Posts Tagged ‘HamOntFire’

Articles

BitBucket -> GitHub migration

In Uncategorized on October 9, 2013 by Matt Grande Tagged: , , ,

The Move

Many moons ago I started releasing some of my projects out into the wild. I used BitBucket, rather that GitHub, for a few reasons. One of the biggest ones was how frustrating Git was as a Windows user when I first tried it. Coming from SVN, Hg was a much gentler introduction to the world of DVCS (thanks in large part to Joel Spolsky’s HgInit).

Now, several years later, Git is as easy to use as anything else and GitHub has a much larger community that BitBucket.

The long and short of it is, if you want the latest version of anything I’ve done, check me out on GitHub.

Other News

HamOntFire is no longer working, due to Twitter removing v1 of their API in favour of the more secure (but less open) v1.1 API. I plan on upgrading the site, but I don’t currently have time or motivation. Hopefully sometime in early 2014.

I’m currently working on another project that mixes my three greatest loves: Ruby, Rugby, and statistics. That will be done in time for the Women’s Rugby World Cup in 2014. I have a (basic) design, a database full of results, and a stats calculator built; now I just need to put them all together.

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Articles

HamOntFire – Visualizing @HFS_Incidents

In .Net,Hamilton on January 14, 2013 by Matt Grande Tagged: , , , , ,

Awhile back, I came across the @HFS_Incidents twitter account. It broadcasts all of the calls that Hamilton Fire Services responds to.

Being an Open Data guy, I was pretty happy to see this, but I thought Twitter wasn’t the best format. If I see an event, I might have no idea where it refers to. “0 Block GERTRUDE ST” isn’t helpful unless you already know where Gertrude Street is.  I also thought that this might be a good opportunity to get my hands dirty with Google Maps, Web Sockets, the Twitter API, and image generation.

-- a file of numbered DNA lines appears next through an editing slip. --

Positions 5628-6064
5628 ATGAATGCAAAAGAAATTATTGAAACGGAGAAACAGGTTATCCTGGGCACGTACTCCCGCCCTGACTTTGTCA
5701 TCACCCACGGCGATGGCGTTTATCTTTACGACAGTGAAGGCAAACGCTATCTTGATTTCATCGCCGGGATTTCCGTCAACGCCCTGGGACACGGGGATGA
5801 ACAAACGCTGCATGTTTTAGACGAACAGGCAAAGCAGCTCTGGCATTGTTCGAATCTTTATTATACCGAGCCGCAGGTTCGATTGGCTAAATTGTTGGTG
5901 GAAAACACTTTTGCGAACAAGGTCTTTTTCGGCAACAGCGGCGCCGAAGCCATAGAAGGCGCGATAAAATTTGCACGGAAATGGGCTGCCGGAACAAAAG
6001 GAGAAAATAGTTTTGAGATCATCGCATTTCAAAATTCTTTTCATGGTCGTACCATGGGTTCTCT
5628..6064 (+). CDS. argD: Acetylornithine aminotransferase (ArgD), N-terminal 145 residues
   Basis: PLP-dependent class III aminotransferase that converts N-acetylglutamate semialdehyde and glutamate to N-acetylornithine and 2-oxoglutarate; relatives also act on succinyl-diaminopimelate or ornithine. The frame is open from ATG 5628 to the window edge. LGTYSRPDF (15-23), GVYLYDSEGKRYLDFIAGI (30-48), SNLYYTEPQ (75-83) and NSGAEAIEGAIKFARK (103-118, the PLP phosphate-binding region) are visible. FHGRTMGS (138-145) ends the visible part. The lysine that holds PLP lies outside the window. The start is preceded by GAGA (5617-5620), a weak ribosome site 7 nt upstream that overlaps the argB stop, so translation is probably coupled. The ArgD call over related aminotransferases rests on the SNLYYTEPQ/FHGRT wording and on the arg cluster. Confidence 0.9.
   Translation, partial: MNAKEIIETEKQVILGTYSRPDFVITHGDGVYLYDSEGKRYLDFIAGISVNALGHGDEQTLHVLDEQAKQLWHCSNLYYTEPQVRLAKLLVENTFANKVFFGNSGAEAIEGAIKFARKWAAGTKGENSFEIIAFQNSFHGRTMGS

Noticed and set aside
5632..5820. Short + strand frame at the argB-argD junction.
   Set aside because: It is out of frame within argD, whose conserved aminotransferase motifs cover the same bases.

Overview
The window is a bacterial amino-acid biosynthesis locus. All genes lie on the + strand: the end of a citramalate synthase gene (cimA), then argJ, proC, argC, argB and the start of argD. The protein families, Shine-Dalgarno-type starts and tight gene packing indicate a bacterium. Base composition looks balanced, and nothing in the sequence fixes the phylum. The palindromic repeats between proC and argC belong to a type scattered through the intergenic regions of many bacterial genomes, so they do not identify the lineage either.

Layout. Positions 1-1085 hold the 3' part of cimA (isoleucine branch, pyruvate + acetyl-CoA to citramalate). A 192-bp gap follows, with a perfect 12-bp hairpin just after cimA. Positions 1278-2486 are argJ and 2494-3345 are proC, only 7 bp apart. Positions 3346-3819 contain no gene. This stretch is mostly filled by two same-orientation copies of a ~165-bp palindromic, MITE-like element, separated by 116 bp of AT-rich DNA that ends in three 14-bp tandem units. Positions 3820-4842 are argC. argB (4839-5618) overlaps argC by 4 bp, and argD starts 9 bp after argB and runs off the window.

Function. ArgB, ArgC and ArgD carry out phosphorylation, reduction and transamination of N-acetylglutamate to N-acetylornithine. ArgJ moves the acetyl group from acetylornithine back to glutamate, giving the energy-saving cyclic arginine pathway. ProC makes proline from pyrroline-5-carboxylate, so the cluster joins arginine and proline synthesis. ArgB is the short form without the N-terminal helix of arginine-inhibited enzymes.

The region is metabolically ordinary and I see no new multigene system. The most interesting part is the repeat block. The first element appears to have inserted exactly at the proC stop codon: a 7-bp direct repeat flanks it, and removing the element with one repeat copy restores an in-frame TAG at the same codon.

The format of the tweets was pretty easy to parse, so I decided to throw together a few services and map the data out. And with that, HamOntFire was born.

At a high level, here’s what’s happening:

  • SuperWebSocket is constantly polling the Twitter API for new tweets
  • When new tweets are found…
    • I parse the data into an object (mostly to get the address into a Google-appropriate format)
    • I geocode the location using Google’s Geocoding API
    • I store the data in RavenDB
    • The event is pushed to the browser
  • The browser displays the tweets using Google Maps.

This was all fairly easy, with one exception: Both RavenDB and SuperWebSocket are dependent on Json.Net (Newtonsoft’s fantastic Json parser which has become the de facto standard), but each required very different versions (=4.0.8 and ≥4.5.4, respectively). After some research, I discovered that this was easy to take care of in .Net, thanks to binding redirects:

</pre>
<dependentAssembly>
<assemblyIdentity name="Newtonsoft.Json" publicKeyToken="30ad4fe6b2a6aeed" culture="neutral" />
<bindingRedirect oldVersion="0.0.0.0-4.6.0.0" newVersion="4.0.8.0" />
 </dependentAssembly>
<pre>

This says “For any versions of Newtonsoft.Json between v0.0.0.0 and 4.6.0.0, just use version 4.0.8.0.”

Once that was taken care of, everything else was a piece of cake.

You can check out the site for yourself here, and check out the code on GitHub here.

Post Script: I’m also trying to come up with other statistics to display on the Stats page. If you can think of any, please let me know!